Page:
Late in the day of July 3, Union Brigadier General Judson Kilpatrick ordered the cavalry brigade of Brigadier General Elon Farnsworth to charge the Confederate infantry division who were on the slopes of Big Round Top. During the ensuing battle, Farnsworth fell mortally wounded, shot five times, and died on the field. This ill-advised charge ordered by Judson “Kill Cavalry” Kilpatrick, which Farnsworth had vehemently opposed, essentially ending the Union offensive at Gettysburg. Sometimes seen mounted on his horse or witnessed pensively walking the field, Farnsworth’s ghost appears lost in thought before his physical form slowly dissolves into nothingness. 

Triangular Field

Triangular Field is situated just northwest of Devil’s Den. Hundreds of accounts have been reported coming from this field, including the vaporous apparitions of Confederate sharpshooters, seen hiding among the rocks near the bottom of the field. Disembodied “rebel yells” have been heard wailing out across the field, and some visitors report seeing impressions of bodies in the grass. Cannon blasts and the anguished screaming out in pain are reported throughout the entire Gettysburg battlefield, but especially here at Triangular Field.

The sounds of moaning and dying soldiers are still heard, even today, their energies lingering within the land as residual reminders of the War Between the States. Union soldiers have been spotted at the field’s left gate entrance, and many visitors report being approached by men dressed in Civil War clothing. One of the strangest reports is that no matter how technologically advanced one’s camera equipment is, it refuses to function while in Triangular Field. Photos taken are later found to be nothing more than blank screens and white film. Distant sounds of wartime drums have also been heard keeping time across the field. If you dare tread on the hallowed grounds known as the Triangular Field, keep an eye and ear open and you may experience a full-body apparition or  a faint whisper from an unseen soldier in your ear.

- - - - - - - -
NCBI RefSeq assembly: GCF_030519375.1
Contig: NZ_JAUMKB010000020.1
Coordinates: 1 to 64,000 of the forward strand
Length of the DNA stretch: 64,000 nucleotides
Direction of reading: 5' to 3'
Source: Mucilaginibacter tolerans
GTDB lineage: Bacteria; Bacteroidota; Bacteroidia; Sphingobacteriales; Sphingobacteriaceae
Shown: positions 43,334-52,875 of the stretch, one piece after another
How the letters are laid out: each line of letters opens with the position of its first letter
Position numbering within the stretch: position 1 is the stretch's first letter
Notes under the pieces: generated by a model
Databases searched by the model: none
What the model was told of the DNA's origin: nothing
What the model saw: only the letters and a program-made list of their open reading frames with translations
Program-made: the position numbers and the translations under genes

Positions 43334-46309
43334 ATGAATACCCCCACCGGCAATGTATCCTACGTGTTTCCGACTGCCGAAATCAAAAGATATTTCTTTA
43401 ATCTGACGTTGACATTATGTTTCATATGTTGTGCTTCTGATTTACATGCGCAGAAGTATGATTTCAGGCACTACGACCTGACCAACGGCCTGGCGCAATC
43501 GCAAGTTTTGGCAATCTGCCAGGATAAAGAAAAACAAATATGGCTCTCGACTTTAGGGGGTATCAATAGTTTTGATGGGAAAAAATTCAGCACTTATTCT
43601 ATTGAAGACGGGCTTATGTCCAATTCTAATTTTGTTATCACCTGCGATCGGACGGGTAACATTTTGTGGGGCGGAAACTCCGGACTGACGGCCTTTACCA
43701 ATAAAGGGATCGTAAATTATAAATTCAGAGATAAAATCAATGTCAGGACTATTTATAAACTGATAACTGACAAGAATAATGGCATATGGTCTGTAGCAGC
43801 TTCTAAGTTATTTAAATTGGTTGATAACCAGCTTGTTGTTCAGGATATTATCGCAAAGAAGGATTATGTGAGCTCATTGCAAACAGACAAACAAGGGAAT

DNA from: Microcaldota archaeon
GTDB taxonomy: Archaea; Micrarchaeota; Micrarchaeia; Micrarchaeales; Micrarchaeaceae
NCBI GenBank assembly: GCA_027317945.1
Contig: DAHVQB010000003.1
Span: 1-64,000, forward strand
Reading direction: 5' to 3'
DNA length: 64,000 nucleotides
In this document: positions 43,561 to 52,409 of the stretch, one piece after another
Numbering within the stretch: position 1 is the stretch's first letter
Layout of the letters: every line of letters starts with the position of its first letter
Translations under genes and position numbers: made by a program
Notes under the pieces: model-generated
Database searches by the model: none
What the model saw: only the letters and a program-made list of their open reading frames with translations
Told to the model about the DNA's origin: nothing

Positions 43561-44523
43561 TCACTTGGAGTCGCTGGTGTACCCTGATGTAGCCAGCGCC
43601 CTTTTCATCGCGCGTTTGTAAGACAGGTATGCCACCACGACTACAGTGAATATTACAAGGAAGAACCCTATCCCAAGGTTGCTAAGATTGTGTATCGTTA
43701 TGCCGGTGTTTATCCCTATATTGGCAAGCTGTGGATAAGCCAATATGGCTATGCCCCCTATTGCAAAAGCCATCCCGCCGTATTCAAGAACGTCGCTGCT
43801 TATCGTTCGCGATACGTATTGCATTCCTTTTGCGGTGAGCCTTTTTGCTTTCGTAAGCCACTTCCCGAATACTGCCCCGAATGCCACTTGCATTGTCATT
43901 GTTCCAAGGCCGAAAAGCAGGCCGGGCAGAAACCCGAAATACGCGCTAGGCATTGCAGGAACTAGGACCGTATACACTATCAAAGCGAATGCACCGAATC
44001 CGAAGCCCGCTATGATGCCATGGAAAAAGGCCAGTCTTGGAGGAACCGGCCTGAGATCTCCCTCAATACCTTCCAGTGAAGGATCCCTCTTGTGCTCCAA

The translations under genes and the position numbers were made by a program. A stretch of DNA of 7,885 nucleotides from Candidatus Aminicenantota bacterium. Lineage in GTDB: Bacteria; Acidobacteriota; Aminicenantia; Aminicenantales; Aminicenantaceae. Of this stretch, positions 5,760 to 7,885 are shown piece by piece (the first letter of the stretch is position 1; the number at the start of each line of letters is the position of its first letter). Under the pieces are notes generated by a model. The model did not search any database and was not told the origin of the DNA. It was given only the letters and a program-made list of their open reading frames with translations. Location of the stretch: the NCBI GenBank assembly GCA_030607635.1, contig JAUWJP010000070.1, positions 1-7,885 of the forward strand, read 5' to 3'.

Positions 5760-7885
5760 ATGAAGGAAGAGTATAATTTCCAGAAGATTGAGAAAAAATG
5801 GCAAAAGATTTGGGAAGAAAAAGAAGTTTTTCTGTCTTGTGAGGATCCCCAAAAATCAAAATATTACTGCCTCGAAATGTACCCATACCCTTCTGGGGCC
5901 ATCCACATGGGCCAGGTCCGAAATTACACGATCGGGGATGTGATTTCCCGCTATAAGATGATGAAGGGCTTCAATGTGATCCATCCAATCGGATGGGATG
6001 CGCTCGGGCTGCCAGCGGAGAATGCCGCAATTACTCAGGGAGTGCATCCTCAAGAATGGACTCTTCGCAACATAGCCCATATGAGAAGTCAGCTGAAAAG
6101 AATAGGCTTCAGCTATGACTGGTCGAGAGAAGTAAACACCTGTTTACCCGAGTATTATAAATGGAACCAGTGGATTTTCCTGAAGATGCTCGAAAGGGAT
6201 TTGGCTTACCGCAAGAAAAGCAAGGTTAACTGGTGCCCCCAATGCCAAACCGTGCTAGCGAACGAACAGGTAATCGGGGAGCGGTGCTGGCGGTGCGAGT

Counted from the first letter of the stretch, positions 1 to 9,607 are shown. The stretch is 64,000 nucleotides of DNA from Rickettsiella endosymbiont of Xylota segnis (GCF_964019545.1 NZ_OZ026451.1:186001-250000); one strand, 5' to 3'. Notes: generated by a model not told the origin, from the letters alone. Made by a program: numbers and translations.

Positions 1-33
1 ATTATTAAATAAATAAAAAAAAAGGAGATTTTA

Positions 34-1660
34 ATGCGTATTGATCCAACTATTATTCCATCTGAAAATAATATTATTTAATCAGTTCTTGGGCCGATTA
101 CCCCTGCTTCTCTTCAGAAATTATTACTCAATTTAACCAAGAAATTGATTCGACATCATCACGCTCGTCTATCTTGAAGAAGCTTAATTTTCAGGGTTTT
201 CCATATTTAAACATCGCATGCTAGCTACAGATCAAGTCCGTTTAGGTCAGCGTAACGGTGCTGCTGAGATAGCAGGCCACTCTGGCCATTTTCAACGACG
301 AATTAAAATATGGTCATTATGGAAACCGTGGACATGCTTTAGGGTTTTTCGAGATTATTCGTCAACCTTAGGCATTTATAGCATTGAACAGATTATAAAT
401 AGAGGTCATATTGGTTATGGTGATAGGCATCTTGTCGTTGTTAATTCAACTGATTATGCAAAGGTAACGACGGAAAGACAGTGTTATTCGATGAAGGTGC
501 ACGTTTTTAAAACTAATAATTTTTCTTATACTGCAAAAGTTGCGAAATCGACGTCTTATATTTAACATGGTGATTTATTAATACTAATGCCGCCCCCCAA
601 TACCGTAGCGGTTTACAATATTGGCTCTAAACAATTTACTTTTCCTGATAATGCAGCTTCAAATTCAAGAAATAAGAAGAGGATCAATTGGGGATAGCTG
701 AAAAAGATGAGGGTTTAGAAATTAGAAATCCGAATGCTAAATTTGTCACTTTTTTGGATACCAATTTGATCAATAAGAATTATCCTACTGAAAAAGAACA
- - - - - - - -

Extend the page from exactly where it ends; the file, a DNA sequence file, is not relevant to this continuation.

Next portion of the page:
The Jennie Wade House

photo shows a brick wall with a bullet hole in it
A bullet hole left in the side of the Jennie Wade House. Source: Flickr

Not all battles are fought on fields, limited to enemy combatants. Indeed, the horrors of war often hit close to home. As the only civilian casualty during the Battle of Gettysburg, Jennie Wade’s death is a glaring reminder that all suffer when war is waged. Jennie Wade was born in Gettysburg, where she lived at home with her mother, Mary, three brothers, and two sisters. When the Battle of Gettysburg began on July 1st, Mary Wade didn’t feel safe, as the war was waging just outside of their front door. So, Mary packed up her family, taking them to the home of the eldest Wade sister, Georgia Anna. Thinking it would be the safer of the two homes, Jennie and her mother helped look after Georgia and her 5-day-old-son while there.